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    Supreme Court Upholds Access to Mifepristone, Rejecting Attempts to Ban Abortion Pill

    In a victory for abortion rights advocates, the Supreme Court has rejected a legal challenge seeking to restrict access to mifepristone, one of the main drugs used in medication abortions. The unanimous ruling means that mifepristone will remain available for women without an in-person doctor visit.

    The lawsuit was brought forward by anti-abortion medical groups and doctors arguing that the FDA's regulations surrounding mifepristone were unsafe. However, the Supreme Court found that the plaintiffs did not have proper legal standing to sue, as they could not demonstrate direct harm caused by the current rules.

    Writing for the court, Justice Brett Kavanaugh affirmed that “citizens and doctors who object to allowances given to others may pursue legislative changes, but do not have standing to sue simply due to disagreements over regulations that do not affect them.” This suggests future challenges on similar grounds will face an uphill battle.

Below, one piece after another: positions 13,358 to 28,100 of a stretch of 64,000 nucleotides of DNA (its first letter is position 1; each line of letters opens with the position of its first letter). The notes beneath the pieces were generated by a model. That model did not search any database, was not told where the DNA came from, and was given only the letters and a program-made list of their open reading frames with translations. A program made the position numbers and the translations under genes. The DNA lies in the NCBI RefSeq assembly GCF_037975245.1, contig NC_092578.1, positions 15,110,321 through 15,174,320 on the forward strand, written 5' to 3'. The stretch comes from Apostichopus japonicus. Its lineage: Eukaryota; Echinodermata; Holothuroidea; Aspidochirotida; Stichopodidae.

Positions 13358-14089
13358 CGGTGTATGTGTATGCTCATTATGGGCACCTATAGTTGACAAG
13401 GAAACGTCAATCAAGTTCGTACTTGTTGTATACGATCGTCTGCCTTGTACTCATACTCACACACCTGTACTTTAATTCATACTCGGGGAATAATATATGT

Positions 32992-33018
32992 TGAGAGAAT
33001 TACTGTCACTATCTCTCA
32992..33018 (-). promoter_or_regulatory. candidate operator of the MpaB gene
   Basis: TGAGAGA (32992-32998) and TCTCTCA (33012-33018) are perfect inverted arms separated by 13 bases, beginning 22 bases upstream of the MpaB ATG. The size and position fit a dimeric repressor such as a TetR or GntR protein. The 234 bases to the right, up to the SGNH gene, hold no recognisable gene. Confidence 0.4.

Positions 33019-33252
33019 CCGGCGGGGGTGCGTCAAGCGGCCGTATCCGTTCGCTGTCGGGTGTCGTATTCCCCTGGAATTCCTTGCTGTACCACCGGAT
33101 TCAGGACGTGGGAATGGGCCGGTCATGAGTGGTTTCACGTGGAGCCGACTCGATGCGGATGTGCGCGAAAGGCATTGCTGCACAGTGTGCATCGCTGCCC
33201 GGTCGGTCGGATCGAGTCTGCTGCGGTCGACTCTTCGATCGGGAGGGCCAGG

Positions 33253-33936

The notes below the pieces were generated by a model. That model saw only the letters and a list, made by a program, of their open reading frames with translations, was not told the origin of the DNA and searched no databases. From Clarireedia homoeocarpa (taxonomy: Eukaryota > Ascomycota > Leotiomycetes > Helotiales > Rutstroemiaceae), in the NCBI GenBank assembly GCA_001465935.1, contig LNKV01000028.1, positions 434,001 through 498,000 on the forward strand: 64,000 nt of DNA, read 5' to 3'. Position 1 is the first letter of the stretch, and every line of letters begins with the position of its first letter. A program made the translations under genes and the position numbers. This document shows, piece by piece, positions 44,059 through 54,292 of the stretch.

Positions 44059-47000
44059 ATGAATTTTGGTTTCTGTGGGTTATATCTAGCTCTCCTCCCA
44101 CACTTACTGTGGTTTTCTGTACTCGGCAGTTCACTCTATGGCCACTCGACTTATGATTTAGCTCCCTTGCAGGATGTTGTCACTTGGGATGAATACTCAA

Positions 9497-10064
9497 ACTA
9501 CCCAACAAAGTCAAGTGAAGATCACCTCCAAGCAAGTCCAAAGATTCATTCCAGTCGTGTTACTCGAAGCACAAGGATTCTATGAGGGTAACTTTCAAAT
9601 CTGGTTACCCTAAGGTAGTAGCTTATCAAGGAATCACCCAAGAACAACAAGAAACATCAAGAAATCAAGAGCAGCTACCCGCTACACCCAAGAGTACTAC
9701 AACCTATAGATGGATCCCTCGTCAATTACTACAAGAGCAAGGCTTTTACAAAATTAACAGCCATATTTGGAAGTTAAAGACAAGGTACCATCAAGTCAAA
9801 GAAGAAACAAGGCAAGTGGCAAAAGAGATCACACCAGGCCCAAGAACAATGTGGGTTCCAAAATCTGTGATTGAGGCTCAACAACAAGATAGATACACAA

Mifepristone is approved by the FDA for terminating pregnancies up to 10 weeks as part of a two-drug regimen. Major medical associations support its safety record accumulated over two decades of use. During the pandemic, the FDA eased certain restrictions like no longer requiring in-person dispensing, allowing access via telemedicine or mail delivery.

    The Biden administration welcomed the decision, stating it will ensure mifepristone “remains available for women across the country on the terms approved by the FDA.” Reproductive rights were a key issue in the recent midterm elections and will likely remain prominent as the 2024 presidential race gets underway. With the legal fight now struck down, medication abortions remain an accessible option for many American women.

    The Northlines is an independent source on the Web for news, facts and figures relating to Jammu, Kashmir and Ladakh and its neighbourhood.

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